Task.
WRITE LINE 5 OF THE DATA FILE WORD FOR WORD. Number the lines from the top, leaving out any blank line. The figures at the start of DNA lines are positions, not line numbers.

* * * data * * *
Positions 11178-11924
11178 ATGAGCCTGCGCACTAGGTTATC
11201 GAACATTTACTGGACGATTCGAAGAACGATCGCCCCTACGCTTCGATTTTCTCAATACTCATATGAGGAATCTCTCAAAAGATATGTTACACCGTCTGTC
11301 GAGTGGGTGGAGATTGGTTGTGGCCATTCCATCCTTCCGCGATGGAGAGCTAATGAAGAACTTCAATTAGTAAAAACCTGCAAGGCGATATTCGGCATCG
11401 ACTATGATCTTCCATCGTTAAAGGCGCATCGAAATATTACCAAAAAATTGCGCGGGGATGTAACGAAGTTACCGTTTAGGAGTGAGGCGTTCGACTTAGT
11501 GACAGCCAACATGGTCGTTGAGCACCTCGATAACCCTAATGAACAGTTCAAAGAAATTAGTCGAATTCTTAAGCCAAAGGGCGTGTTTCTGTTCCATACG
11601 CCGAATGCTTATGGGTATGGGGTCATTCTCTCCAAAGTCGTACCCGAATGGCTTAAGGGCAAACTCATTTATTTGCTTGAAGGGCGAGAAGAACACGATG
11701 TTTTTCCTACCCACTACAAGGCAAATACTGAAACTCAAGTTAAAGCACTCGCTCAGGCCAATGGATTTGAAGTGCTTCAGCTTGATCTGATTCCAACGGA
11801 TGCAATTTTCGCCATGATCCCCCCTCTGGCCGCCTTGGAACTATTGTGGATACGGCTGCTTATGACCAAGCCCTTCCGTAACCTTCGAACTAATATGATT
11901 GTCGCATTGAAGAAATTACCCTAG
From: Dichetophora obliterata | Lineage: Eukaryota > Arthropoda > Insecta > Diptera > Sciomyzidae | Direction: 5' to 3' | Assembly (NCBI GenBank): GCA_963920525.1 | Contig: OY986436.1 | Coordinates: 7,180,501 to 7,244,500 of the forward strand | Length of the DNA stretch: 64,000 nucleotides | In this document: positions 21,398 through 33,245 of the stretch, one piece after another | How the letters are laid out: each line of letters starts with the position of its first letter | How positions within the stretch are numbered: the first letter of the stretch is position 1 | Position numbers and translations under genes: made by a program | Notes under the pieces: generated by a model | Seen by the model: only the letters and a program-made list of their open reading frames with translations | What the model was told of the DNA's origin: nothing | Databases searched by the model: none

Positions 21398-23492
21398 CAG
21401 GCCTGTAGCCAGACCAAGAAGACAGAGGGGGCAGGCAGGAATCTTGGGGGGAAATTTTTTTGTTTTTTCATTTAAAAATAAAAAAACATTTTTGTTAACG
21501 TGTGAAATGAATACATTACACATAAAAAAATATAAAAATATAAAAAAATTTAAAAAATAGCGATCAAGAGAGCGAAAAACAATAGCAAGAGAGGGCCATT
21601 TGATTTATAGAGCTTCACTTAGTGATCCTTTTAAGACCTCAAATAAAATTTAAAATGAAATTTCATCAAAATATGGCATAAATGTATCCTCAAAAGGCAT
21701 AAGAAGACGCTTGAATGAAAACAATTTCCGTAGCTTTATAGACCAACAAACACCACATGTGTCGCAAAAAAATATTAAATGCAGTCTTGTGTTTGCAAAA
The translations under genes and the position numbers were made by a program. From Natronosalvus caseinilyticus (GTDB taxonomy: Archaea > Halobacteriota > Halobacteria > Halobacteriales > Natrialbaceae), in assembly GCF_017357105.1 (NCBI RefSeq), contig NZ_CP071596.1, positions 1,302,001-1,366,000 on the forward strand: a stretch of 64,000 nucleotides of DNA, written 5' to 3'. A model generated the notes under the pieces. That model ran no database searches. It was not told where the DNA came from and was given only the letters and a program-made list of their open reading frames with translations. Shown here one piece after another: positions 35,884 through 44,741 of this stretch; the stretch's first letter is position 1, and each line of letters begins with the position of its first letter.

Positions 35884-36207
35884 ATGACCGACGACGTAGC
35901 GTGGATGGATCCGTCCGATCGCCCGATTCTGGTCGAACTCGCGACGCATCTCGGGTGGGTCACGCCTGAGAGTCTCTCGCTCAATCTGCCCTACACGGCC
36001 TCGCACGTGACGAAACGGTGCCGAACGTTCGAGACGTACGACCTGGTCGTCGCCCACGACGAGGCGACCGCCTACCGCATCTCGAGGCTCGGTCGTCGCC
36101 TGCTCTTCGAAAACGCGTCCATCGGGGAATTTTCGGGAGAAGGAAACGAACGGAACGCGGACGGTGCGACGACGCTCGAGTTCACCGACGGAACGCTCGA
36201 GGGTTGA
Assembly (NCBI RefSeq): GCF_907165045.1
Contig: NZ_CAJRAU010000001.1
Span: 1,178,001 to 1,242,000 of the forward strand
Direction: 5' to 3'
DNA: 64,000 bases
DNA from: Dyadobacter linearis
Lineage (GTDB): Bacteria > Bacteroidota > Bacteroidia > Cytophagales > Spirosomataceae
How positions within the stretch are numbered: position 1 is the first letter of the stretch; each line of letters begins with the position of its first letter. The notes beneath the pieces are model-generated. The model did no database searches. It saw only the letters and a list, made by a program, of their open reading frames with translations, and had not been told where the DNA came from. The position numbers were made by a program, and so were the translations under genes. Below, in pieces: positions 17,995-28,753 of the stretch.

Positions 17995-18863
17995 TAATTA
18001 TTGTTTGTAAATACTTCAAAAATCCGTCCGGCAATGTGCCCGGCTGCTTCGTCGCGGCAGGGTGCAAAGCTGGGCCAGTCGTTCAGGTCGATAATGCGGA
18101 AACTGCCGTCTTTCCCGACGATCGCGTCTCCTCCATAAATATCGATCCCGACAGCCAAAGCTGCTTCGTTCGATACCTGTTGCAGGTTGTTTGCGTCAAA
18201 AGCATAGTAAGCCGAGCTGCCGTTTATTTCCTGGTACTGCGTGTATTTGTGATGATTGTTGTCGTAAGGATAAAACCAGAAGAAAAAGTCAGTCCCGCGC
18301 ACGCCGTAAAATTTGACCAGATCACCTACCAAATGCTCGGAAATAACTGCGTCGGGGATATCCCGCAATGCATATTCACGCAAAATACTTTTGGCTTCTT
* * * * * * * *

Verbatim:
11401 ACTATGATCTTCCATCGTTAAAGGCGCATCGAAATATTACCAAAAAATTGCGCGGGGATGTAACGAAGTTACCGTTTAGGAGTGAGGCGTTCGACTTAGT